Technical Paper

A Quasi-Dimensional Model for Prediction of In-Cylinder Turbulence and Tumble Flow in a Spark-Ignited Engine

Improving fuel efficiency and emission characteristics are significant issues in engine research. Because the engine has complex systems and various operating parameters, the experimental research is limited by cost and time. One-dimensional (1D) simulation has attracted the attention of researchers because of its effectiveness and relatively high accuracy. In a 1D simulation, the applied model must be accurate for the reliability of the simulation results. Because in-cylinder turbulence mainly determines the combustion characteristics, and mean flow velocity affects the in-cylinder heat transfer and efficiency in a spark-ignited (SI) engine, a number of sophisticated models have been developed to predict in-cylinder turbulence and mean flow velocity. In particular, tumble is a significant factor of in-cylinder turbulence in SI engine.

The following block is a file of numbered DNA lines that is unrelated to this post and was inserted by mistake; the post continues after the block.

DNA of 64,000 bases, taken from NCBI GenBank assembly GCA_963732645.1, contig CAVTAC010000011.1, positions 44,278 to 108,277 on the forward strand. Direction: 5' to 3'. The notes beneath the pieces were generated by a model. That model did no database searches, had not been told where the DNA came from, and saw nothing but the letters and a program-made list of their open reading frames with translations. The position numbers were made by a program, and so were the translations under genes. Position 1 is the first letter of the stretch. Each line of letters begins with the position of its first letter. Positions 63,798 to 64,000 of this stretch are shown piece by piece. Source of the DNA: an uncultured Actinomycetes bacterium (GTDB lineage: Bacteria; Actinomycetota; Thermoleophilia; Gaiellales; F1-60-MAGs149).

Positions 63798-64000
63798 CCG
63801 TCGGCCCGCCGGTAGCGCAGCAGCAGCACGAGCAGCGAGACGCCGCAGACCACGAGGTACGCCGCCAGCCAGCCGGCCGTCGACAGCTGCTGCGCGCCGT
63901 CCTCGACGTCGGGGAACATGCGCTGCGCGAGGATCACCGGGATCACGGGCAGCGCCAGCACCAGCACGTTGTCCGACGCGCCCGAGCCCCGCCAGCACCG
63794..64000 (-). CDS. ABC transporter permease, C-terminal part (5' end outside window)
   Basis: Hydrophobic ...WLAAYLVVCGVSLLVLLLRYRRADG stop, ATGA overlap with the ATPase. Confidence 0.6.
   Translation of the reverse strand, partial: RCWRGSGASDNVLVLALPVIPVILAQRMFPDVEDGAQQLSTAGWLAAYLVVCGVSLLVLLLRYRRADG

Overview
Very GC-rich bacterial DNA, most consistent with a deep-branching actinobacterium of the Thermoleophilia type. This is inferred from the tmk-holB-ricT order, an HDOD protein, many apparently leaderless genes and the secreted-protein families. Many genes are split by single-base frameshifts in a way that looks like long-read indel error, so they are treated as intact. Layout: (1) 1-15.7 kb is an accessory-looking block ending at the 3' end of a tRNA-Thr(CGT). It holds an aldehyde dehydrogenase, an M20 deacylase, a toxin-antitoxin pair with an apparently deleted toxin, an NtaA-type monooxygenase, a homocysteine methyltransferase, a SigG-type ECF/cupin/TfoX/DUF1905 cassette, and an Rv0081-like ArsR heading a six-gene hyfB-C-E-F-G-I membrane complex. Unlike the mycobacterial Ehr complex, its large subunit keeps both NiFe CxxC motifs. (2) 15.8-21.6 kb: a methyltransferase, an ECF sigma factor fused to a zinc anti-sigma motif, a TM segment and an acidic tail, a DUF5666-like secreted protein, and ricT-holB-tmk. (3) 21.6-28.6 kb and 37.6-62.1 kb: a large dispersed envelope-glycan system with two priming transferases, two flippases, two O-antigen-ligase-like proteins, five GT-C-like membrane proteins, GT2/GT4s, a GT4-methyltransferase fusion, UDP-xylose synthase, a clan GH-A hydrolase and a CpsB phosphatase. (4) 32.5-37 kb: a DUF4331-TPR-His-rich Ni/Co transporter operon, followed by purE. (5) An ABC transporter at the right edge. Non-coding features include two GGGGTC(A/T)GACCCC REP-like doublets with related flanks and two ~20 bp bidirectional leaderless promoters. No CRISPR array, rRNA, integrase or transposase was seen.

Technical Paper

Effects of Bore-to-Stroke Ratio on the Efficiency and Knock Characteristics in a Single-Cylinder GDI Engine

As a result of stringent global regulations on fuel economy and CO2 emissions, the development of high-efficiency SI engines is more urgent now than ever before. Along with advanced techniques in friction reduction, many researchers endeavor to decrease the B/S (bore-to-stroke) ratio from 1.0 (square) to a certain value, which is expected to reduce the heat loss and enhance the burning rate of SI engines. In this study, the effects of B/S ratios were investigated in aspects of efficiency and knock characteristics using a single-cylinder LIVC (late intake valve closing) GDI (gasoline direct injection) engine. Three B/S ratios (0.68, 0.83 and 1.00) were tested under the same mechanical compression ratio of 12:1 and the same displacement volume of 0.5 L. The head tumble ratio was maintained at the same level to solely investigate the effects of geometrical changes caused by variations in the B/S ratio.